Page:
Scary Mommy When Your Kid Has Dermatillomania

When Your Kid Has Dermatillomania

December 27, 2019 Updated December 10, 2019

One of my sons has developed a worrisome habit over the past year or so where, when he’s zoning out on his iPad, he starts biting and picking at his toes. Not just your average nail/cuticle biting, but he goes into what I call “full gorging mode.” I won’t get into too many details here, because TMI, but let’s just say that the results from his picking/biting sessions are not pretty at all. The kid basically decimates his poor toes.

Luckily, this isn’t a daily occurrence, and things have slowed down considerably lately. Still, I’m concerned, and I’ve wondered at times what the heck is going on with him, and whether it’s time for us to seek professional help. I’m also wondering if the way I’ve handled it—which is to basically tell him to please for the love of god stop—is the right thing to do.

I caught up with Natasha Daniels, LCSW, child therapist and the voice behind the popular website Anxious Toddlers. She explained that skin picking is a common condition among children (and adults too). Often referred to as dermatillomania, the official term for it is excoriation (skin picking) disorder and it’s “classified as an Obsessive-Compulsive and related disorder in the Diagnostic and Statistical Manual of Mental Disorders (DSM-5),” according to Daniels.

Daniels emphasizes that the disorder is extremely common and highly treatable. When I asked her how to identify the disorder in your child, she shared that the most common symptoms is a pattern of ongoing skin picking that often results in scabs or lesions (ouch!). She noted that you want to be sure the scabs and scars are not caused by another health condition.

But besides the physical symptoms, you should be aware of the emotional symptoms your child may be experiencing. Children with skin picking disorder feel unable to stop what they are doing. They usually find that the picking interferes with their ability to function normally. And they feel upset or embarrassed about the behavior, as well as the scars.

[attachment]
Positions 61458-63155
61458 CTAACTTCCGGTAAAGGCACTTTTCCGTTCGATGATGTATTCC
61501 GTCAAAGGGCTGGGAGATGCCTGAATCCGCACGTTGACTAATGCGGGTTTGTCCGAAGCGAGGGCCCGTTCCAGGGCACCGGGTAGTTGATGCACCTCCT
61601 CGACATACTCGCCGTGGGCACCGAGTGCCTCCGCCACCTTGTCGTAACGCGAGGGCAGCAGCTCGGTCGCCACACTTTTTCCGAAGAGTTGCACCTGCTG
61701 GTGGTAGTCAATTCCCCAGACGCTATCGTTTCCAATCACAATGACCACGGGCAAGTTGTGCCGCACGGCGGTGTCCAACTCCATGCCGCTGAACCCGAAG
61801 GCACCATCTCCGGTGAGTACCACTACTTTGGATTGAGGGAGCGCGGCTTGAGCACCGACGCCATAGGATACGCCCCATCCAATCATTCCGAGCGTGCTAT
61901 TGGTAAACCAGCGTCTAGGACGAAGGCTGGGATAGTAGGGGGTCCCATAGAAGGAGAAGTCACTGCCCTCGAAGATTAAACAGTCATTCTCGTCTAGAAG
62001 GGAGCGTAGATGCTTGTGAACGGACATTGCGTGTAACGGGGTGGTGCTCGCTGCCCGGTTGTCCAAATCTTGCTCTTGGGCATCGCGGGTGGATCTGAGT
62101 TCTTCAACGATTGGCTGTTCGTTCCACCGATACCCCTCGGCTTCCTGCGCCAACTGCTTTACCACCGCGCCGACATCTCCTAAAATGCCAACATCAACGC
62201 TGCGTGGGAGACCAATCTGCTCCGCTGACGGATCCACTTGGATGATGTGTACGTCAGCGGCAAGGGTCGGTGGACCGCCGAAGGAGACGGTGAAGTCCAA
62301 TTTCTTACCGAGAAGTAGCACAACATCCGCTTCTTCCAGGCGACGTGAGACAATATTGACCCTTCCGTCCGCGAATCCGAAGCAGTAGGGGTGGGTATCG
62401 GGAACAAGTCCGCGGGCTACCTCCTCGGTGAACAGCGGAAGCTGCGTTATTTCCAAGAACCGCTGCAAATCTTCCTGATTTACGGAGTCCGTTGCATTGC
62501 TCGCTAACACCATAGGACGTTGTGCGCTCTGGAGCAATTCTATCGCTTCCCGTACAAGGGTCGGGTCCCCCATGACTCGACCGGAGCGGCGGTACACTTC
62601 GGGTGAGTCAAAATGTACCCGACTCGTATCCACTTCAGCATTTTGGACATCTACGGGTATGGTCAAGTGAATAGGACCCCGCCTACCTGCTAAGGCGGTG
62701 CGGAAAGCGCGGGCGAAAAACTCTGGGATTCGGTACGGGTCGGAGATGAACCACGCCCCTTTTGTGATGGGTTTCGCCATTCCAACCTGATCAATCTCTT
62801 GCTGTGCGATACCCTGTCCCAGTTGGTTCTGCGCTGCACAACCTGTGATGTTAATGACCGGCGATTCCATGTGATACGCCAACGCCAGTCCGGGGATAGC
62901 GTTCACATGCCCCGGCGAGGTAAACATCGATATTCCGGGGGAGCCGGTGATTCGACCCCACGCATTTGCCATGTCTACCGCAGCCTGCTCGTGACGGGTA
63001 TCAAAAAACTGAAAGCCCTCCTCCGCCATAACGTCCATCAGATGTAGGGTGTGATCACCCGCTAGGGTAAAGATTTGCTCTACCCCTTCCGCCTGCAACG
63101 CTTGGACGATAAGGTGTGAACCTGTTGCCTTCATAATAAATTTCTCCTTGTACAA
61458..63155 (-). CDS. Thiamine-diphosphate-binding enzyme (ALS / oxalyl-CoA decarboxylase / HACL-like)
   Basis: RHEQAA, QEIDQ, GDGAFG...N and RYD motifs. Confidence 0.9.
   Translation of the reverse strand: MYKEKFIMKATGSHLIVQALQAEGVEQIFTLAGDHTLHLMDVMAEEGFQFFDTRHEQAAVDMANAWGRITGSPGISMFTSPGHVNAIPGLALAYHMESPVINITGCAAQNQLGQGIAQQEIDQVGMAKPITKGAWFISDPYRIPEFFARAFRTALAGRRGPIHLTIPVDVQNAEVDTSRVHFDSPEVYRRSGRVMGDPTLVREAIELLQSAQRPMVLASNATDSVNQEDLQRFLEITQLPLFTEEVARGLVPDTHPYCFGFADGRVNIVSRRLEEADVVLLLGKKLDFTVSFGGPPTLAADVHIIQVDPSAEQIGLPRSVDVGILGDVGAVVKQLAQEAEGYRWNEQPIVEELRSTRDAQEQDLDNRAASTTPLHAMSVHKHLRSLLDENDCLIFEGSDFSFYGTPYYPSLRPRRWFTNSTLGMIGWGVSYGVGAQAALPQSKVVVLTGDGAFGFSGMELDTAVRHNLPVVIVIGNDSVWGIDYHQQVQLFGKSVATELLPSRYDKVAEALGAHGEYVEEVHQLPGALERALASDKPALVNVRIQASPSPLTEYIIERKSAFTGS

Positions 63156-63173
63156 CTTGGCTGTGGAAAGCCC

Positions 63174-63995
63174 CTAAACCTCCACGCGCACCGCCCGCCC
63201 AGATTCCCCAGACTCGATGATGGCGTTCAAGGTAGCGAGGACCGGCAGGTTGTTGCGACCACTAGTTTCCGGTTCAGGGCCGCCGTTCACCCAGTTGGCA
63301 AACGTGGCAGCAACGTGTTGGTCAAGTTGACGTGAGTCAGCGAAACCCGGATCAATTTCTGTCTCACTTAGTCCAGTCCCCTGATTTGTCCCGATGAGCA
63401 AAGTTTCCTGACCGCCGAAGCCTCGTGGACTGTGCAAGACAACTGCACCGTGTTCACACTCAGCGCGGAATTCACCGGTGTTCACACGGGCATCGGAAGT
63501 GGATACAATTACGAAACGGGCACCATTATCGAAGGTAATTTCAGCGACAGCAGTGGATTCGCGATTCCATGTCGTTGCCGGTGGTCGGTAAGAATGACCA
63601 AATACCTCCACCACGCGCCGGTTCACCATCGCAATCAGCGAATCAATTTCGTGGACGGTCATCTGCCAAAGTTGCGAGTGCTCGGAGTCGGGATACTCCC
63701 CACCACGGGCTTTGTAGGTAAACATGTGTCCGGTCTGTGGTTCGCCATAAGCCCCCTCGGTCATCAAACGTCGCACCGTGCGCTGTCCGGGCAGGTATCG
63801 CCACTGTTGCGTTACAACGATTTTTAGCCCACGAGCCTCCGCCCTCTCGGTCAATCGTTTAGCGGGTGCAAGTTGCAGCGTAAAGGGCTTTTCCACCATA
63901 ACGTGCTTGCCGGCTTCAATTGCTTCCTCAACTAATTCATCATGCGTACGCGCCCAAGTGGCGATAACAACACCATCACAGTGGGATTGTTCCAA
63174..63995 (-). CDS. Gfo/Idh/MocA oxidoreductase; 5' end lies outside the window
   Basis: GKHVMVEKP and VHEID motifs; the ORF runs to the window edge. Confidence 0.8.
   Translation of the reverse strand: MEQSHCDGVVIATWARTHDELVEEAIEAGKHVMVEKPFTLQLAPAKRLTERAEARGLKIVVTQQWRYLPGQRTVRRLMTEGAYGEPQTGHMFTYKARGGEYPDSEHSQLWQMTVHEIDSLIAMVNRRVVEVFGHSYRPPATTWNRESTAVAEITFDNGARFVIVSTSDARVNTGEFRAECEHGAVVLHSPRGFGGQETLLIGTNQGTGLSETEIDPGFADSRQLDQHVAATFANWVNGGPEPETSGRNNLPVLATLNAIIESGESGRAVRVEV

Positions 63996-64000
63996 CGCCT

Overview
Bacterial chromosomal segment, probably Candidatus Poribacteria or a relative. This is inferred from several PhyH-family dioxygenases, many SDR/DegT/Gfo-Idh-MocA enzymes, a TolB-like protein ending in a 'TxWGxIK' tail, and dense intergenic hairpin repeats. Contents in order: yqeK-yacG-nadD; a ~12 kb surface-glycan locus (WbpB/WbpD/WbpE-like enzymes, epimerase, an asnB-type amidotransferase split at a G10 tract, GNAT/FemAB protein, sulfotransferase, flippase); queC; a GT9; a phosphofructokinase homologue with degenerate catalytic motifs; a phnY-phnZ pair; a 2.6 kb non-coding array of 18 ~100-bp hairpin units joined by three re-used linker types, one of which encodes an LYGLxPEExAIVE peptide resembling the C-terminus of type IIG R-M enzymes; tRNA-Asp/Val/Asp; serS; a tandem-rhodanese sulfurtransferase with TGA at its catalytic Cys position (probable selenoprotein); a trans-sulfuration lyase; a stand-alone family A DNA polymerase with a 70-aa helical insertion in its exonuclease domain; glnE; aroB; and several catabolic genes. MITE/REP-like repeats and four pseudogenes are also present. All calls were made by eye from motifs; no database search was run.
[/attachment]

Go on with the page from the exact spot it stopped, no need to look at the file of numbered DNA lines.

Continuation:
So what should you do if you feel that your child’s skin picking habit is interfering with their mental health and daily functioning?

“If you suspect that your child might have excoriation (skin picking) disorder, you want to go to a therapist that specializes in BFRBs (body focused repetitive behaviors) to have them formally assessed,” Daniels recommends.

And what role should a parent take in all this? Her next piece of advice was probably the most eye-opening, at least to me. Clearly, my hounding my son to just freaking stop picking already wasn’t exactly the best tactic.

“It is not helpful if a parent becomes the ‘picking police,’” warns Daniels. “This can ironically exacerbate picking behavior.”

Guilt as charged—and I can totally see that whenever I tell my son to stop, he doesn’t take it well. I’ve even seen an uptick in his behavior when I do.

What should concerned parents do instead—besides, of course, seek professional help when warranted?

“The best thing parents can do is educate themselves and their child on what a picking disorder is and how it works,” says Daniels. “Often kids feel very embarrassed and alone and don’t realize that this is a common and highly treatable disorder.”

Okay, that makes so much freaking sense. I’m definitely going to try that next. I think it will give my son great comfort to know he’s not alone in what he’s doing, that his picking is nothing to be ashamed of, and that help is out there.

Daniels herself is a picker, and so is her own daughter—so she totally get it.

She shared a mom-to-mom moment with me, explaining how she’s helped her daughter deal with her picking issues.

“I had to learn to not micromanage my daughter’s picking,” she said. “I empowered her by teaching her that the behavior had a name and that many kids just like her have struggled with this issue as well. Over time she developed the tools and skills to manage her own picking. Once I focused on educating and empowering her, she started to make progress.”

This is so encouraging. You can also check out Daniel’s YouTube video about this exact issue—and check out her YouTube channel for more excellent videos.

I love how she emphasizes that this is your own child’s journey—that your job is to provide information and support, but also that your child has to figure out for themselves what is going to work to help them stop the picking habit.

In the video, Daniels mentions that in addition to awareness—such as learning what the disorder is and what situations make you want to pick—having some tools available to help you combat the picking urge when it comes is a fantastic idea.

Kids can wear Bandaids or gloves to cover up the skin they normally like to pick. They can also keep their fingers occupied with fidgety toys. Daniels recommends the site Pickingme.org as great resource, and her favorite book for kids on the subject is What to Do When Bad Habits Take Hold by Dawn Huebner.

Oh no goodness, I feel so much more prepared for what to do next time my kiddo is sitting on the floor chowing down on his toes. I’m definitely going to offer him at the Bandaids and gloves (or socks, in his case) as well as all the fidgety toys in the world. But I’m also going to validate his feelings, reassure him that he’s OK, and that there is nothing to be ashamed of.

Most of all, I’m going to stop nagging him about it, and try to assure him (and me) that this is something solvable, and that he’s totally got this.